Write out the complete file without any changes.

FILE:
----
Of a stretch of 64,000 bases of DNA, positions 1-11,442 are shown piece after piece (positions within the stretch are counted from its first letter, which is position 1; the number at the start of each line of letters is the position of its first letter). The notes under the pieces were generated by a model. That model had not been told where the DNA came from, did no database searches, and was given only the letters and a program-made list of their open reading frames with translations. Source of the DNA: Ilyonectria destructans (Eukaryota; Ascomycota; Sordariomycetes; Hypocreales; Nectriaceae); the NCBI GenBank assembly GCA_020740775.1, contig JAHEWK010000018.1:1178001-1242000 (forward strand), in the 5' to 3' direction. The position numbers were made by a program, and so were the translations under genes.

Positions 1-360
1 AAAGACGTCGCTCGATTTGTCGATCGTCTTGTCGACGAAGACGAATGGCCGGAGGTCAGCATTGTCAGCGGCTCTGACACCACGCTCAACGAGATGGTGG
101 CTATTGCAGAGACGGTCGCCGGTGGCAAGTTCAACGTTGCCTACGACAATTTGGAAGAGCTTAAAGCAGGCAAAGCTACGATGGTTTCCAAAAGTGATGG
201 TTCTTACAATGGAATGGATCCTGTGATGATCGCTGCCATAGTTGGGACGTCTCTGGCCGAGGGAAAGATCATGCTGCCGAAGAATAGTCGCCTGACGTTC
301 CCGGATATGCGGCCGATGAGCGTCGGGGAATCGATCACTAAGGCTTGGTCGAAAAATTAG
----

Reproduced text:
Of a stretch of 64,000 bases of DNA, positions 1-11,442 are shown piece after piece (positions within the stretch are counted from its first letter, which is position 1; the number at the start of each line of letters is the position of its first letter). The notes under the pieces were generated by a model. That model had not been told where the DNA came from, did no database searches, and was given only the letters and a program-made list of their open reading frames with translations. Source of the DNA: Ilyonectria destructans (Eukaryota; Ascomycota; Sordariomycetes; Hypocreales; Nectriaceae); the NCBI GenBank assembly GCA_020740775.1, contig JAHEWK010000018.1:1178001-1242000 (forward strand), in the 5' to 3' direction. The position numbers were made by a program, and so were the translations under genes.

Positions 1-360
1 AAAGACGTCGCTCGATTTGTCGATCGTCTTGTCGACGAAGACGAATGGCCGGAGGTCAGCATTGTCAGCGGCTCTGACACCACGCTCAACGAGATGGTGG
101 CTATTGCAGAGACGGTCGCCGGTGGCAAGTTCAACGTTGCCTACGACAATTTGGAAGAGCTTAAAGCAGGCAAAGCTACGATGGTTTCCAAAAGTGATGG
201 TTCTTACAATGGAATGGATCCTGTGATGATCGCTGCCATAGTTGGGACGTCTCTGGCCGAGGGAAAGATCATGCTGCCGAAGAATAGTCGCCTGACGTTC
301 CCGGATATGCGGCCGATGAGCGTCGGGGAATCGATCACTAAGGCTTGGTCGAAAAATTAG